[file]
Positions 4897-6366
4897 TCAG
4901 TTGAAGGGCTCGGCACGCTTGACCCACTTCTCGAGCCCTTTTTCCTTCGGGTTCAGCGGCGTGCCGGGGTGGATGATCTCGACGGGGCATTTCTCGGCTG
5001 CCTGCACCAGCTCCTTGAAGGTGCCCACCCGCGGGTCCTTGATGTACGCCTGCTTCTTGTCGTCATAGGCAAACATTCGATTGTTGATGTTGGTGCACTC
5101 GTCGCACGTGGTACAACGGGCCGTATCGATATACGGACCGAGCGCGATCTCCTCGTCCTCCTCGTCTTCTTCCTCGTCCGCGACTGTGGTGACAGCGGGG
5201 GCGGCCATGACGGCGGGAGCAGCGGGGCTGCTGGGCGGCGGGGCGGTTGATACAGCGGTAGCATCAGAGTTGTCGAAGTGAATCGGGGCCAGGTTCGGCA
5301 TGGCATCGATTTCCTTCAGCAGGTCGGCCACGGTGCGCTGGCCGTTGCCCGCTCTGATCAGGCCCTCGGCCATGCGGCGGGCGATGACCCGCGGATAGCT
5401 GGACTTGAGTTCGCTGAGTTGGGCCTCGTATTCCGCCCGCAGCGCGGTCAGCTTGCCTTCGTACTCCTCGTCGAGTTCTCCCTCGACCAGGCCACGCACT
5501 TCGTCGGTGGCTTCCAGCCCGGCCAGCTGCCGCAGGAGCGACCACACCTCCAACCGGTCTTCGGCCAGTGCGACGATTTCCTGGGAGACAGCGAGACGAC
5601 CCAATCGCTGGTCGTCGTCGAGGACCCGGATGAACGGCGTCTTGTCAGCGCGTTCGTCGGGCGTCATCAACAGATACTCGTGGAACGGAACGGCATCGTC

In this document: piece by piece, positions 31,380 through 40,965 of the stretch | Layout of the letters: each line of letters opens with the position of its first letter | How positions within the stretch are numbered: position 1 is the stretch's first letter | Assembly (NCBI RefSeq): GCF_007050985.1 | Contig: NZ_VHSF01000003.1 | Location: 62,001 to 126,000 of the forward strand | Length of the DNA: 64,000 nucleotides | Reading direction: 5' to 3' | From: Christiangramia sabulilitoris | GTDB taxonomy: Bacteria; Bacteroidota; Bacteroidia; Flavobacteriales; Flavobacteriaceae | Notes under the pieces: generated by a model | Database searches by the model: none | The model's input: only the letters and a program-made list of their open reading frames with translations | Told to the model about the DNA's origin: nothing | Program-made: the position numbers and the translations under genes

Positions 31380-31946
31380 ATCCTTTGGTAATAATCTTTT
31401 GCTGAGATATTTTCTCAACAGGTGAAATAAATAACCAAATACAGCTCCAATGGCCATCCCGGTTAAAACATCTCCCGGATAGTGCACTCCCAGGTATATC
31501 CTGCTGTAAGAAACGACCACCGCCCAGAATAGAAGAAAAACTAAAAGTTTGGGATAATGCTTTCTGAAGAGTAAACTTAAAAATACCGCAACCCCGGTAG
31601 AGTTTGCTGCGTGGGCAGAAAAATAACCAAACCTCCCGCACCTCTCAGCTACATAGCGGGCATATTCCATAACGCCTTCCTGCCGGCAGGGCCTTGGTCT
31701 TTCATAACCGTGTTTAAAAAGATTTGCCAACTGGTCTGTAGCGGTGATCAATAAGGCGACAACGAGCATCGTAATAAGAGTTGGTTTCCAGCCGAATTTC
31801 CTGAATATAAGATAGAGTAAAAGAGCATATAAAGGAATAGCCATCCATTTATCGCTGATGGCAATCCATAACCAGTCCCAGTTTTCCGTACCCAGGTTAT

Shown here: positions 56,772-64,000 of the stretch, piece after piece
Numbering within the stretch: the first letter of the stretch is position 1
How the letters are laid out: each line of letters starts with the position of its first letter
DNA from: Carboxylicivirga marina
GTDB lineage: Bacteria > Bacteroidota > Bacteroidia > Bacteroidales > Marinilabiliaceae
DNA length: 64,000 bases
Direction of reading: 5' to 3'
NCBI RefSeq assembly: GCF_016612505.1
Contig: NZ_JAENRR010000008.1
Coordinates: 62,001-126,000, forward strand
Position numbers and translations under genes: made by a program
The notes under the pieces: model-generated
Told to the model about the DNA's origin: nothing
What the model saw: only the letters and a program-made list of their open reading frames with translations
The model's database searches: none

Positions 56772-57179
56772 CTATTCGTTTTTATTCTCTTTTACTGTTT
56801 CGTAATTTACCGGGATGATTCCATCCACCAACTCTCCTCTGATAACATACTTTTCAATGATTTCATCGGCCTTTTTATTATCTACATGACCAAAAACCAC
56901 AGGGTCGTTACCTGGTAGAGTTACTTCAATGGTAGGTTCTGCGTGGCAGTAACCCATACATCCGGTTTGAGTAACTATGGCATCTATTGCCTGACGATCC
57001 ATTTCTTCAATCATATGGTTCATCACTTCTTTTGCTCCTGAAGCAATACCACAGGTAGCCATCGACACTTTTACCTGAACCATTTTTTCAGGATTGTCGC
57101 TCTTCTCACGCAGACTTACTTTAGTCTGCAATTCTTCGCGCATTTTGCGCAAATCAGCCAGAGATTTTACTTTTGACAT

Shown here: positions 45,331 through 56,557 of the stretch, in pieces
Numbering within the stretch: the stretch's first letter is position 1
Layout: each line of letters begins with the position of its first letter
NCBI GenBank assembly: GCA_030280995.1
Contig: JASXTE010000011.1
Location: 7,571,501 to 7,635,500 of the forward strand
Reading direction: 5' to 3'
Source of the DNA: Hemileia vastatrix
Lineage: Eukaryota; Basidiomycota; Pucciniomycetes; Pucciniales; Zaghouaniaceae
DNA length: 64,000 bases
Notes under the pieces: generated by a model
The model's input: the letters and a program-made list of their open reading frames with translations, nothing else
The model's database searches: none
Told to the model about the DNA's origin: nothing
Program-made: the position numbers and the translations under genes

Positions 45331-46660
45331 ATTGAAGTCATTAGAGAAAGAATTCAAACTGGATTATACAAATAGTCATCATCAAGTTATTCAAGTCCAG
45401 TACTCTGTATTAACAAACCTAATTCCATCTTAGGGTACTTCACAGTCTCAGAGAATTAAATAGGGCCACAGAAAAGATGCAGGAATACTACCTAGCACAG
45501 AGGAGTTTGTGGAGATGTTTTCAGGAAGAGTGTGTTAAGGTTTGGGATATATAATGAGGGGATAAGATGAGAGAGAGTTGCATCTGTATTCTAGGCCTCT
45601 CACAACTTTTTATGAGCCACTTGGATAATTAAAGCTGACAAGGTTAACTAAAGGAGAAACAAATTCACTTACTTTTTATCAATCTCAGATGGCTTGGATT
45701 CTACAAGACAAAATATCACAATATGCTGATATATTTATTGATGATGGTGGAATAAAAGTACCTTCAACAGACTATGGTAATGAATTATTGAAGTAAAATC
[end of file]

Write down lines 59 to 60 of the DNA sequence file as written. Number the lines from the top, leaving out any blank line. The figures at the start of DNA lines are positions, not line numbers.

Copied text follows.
45601 CACAACTTTTTATGAGCCACTTGGATAATTAAAGCTGACAAGGTTAACTAAAGGAGAAACAAATTCACTTACTTTTTATCAATCTCAGATGGCTTGGATT
45701 CTACAAGACAAAATATCACAATATGCTGATATATTTATTGATGATGGTGGAATAAAAGTACCTTCAACAGACTATGGTAATGAATTATTGAAGTAAAATC